A sad day at Philippine Airlines
EYES WIDE OPEN - Iris Gonzales (The Philippine Star) - March 2, 2020 - 12:00am

There was a lot of crying on Friday inside Philippine Airlines’ sprawling office along Macapagal Avenue in Pasay as the Lucio Tan-owned carrier implemented a painful retrenchment and business restructuring program.

It was a necessary move, PAL said in its announcement. Around 300 people were affected, of which some 200 were retrenched while 100 opted to retire early. Those who are at least 50 years old and have been with the company for at least 20 years were qualified to avail of the early retirement package.

PAL employees knew about the retrenchment weeks before but they didn’t know who would be included. Since then, insiders said, the mood in the head office had been tense, anxious and stressful but employees couldn’t do much about it except to wait in bated breath for the final announcement.

That day came on Friday. 

One by one, affected employees were visited by personnel from Human Resources in their respective offices and brought to a notification area where they were handed the pink slip, insiders said. 

PAL said it was a necessary measure to increase revenue and reduce costs.  The streamlining will strengthen the company in the wake of losses sustained in 2019, aggravated by the ongoing travel restrictions and flight suspensions to areas affected by the new coronavirus, or COVID-19, it said.

Affected employees would receive appropriate separation benefits, PAL also said.


PAL’s move to downsize was inevitable. It was bound to happen with or without the coronavirus.

The flag carrier has been in the red the past two years — P4.33 billion in 2018 and P7.3 billion in 2017, and now the situation has been aggravated by the negative impact of the virus. 

A senior Cabinet official trying to help PAL is even peddling the airline to tycoons who can be PAL’s White Knight.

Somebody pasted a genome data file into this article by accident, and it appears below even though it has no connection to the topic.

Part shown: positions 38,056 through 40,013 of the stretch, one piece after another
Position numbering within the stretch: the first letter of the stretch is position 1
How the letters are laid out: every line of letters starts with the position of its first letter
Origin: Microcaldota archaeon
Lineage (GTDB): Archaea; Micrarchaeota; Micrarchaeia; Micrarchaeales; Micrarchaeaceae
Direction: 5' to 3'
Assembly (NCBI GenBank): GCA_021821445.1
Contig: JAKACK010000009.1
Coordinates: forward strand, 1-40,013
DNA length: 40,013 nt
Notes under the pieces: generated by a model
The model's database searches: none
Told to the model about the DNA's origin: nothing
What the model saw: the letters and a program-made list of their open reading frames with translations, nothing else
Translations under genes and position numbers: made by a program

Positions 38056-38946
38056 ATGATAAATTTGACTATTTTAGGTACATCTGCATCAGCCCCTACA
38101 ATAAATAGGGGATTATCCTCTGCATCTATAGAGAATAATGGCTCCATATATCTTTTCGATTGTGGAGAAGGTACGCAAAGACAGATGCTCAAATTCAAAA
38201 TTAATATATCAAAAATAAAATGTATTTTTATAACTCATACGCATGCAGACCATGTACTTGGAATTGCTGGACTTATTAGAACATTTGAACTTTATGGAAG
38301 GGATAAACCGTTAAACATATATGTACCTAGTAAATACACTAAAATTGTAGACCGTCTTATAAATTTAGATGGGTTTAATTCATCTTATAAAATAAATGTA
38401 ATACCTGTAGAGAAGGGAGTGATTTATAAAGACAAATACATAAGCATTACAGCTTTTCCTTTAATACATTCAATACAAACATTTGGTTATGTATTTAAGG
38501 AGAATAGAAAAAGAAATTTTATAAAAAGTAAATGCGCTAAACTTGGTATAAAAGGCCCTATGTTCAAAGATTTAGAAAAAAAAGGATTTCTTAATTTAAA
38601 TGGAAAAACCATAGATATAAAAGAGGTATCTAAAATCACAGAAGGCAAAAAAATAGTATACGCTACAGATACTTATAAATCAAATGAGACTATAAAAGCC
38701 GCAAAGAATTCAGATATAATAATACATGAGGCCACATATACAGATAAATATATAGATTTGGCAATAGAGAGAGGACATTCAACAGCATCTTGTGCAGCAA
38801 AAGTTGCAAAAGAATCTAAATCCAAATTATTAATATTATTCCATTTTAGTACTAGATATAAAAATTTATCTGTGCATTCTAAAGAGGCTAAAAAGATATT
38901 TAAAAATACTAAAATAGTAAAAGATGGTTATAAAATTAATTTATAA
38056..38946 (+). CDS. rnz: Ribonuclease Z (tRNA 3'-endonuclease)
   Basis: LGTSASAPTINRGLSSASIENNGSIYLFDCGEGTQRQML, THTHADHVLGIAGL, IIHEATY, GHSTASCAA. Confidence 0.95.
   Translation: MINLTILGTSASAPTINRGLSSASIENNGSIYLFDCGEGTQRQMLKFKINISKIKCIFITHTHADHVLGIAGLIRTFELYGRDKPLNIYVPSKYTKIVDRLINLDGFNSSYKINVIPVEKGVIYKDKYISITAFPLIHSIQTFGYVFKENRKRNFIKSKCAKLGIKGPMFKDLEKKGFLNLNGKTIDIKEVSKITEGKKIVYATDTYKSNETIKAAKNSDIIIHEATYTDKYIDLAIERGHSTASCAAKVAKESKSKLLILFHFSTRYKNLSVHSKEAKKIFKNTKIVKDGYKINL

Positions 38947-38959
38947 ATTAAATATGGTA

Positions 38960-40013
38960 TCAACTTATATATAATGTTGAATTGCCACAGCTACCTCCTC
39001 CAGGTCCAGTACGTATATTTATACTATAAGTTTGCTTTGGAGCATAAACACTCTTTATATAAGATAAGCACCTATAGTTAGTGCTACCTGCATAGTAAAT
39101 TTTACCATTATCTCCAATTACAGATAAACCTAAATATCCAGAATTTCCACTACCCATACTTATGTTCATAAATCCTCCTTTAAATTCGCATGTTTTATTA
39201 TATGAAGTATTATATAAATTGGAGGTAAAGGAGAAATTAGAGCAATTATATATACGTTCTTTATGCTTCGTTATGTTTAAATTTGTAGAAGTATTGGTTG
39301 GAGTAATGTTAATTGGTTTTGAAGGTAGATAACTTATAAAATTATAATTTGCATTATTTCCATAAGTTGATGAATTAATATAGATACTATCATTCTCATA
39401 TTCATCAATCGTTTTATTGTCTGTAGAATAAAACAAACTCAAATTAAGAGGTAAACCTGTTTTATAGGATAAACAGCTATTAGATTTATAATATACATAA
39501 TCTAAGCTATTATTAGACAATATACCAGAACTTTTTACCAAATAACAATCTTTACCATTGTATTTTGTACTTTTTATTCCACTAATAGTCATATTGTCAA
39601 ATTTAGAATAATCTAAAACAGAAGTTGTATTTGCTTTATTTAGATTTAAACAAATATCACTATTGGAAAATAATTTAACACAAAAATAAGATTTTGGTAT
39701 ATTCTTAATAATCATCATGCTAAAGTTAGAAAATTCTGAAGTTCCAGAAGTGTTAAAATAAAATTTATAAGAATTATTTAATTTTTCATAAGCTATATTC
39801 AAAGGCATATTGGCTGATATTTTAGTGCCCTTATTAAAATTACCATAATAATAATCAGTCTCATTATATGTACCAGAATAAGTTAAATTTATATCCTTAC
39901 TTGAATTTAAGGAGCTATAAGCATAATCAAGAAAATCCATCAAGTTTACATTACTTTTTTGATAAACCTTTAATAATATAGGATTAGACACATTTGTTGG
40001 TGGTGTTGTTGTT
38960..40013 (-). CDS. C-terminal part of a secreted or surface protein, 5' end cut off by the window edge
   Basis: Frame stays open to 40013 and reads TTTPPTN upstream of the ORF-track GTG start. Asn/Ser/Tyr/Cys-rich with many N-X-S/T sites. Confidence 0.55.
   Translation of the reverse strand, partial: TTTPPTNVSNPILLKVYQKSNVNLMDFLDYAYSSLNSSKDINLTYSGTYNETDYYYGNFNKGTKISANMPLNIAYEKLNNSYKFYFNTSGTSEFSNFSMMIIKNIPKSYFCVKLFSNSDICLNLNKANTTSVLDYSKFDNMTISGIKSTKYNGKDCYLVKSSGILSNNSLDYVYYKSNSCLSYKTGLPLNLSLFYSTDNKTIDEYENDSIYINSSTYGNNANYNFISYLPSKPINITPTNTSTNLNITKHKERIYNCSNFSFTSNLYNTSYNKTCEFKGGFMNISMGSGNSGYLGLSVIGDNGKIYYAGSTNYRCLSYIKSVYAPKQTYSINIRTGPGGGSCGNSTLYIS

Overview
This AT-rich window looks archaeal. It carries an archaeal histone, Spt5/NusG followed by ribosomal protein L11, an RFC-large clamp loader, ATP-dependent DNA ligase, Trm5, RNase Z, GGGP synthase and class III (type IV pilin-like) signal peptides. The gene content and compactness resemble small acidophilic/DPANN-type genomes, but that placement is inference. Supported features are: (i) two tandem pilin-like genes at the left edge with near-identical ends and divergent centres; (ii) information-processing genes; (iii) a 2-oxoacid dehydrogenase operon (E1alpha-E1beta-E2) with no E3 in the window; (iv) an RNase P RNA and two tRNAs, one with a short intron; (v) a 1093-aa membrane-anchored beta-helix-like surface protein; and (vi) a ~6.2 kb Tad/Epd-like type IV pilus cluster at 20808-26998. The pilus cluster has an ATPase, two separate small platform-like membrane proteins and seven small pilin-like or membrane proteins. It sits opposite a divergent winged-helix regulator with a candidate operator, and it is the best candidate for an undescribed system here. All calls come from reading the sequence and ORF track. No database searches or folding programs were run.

Other airlines badly hit too

But PAL is not alone. Several other airlines have also been badly hit by COVID-19. 

Cathay Pacific, for instance, has asked its 27,000 employees to go on voluntary unpaid leave for three weeks between March and June. 

Last January, Lance Gokongwei, Cebu Air president and CEO, said the country’s largest budget carrier could see a drop in profits as travelers postpone trips to China as a result of the deadly coronavirus.

“If this lasts for six months, there could be a P3- to P4-billion swing on profit,” he said at the time.

Cebu Air posted a net income of P3.9 billion in 2018 from P7.9 billion the previous year.

The PAL saga

But PAL’s case is peculiar. It has been flying on shaky ground since last year, no thanks to its internal problems and the difficult business environment. 

Aside from the financial losses, soaring costs of jet fuel, rising interest rates and tougher competition the past years, PAL also had a shake-up of sorts.

Many veterans and long-time employees have left the company following the retirement of Jaime Bautista, a long time lieutenant of Kapitan. PAL named Gilbert Santa Maria as Bautista’s successor.

Even some of PAL’s board members have left. 

In December, I broke the story that two of the most prominent members of PAL’s board of directors — Amando Tetangco Jr. and Estelito Mendoza — resigned. 

Tetangco is the two-termer former governor of the Bangko Sentral ng Pilipinas who has been widely recognized as one of the world’s best central bankers. Mendoza, meanwhile, is a long time lieutenant of the taipan and is touted as one of the country’s best legal minds.

The last thing PAL needed was an epidemic that would dry up travel activities. 

But it’s happening and now PAL had to take the necessary measures. Last Friday’s announcement marks yet another chapter in the carrier’s continuing saga. 

Some of those retrenched felt that their inclusion in the list isn’t surprising given that they were identified with the Bautista-led team, but an insider said those retrenched were simply part of offices with redundant functions.

Adapt or die

There won’t be another round of massive downsizing for now but streamlining of processes would continue, Santa Maria said.

He said PAL could die without these measures.

“At this time, no further reductions on this scale have been planned but we shall now continuously streamline processes and seek efficiencies everywhere that we can. PAL will now have to adapt more rapidly in the market place. Or die,” Santa Maria said in a letter to employees on Friday.

For now, PAL workers have no choice but to help keep the airline afloat and not force its hands to lay off more. 

Thankfully, the airline’s moneymakers are still doing well and not yet very much affected by the outbreak. These are its direct transpacific flights to Los Angeles, San Francisco, New York and Toronto from Manila.

But, clearly, PAL is facing one of its most difficult times.

As Santa Maria said in his letter: “Our skies have not been blue and tranquil and free from turbulence... With God’s grace we shall yet see this through, for the sake of those who depend on Philippine Airlines.” 

Iris Gonzales’ email address is eyesgonzales@gmail.com. Follow her on Twitter @eyesgonzales. Column archives at eyesgonzales.com.

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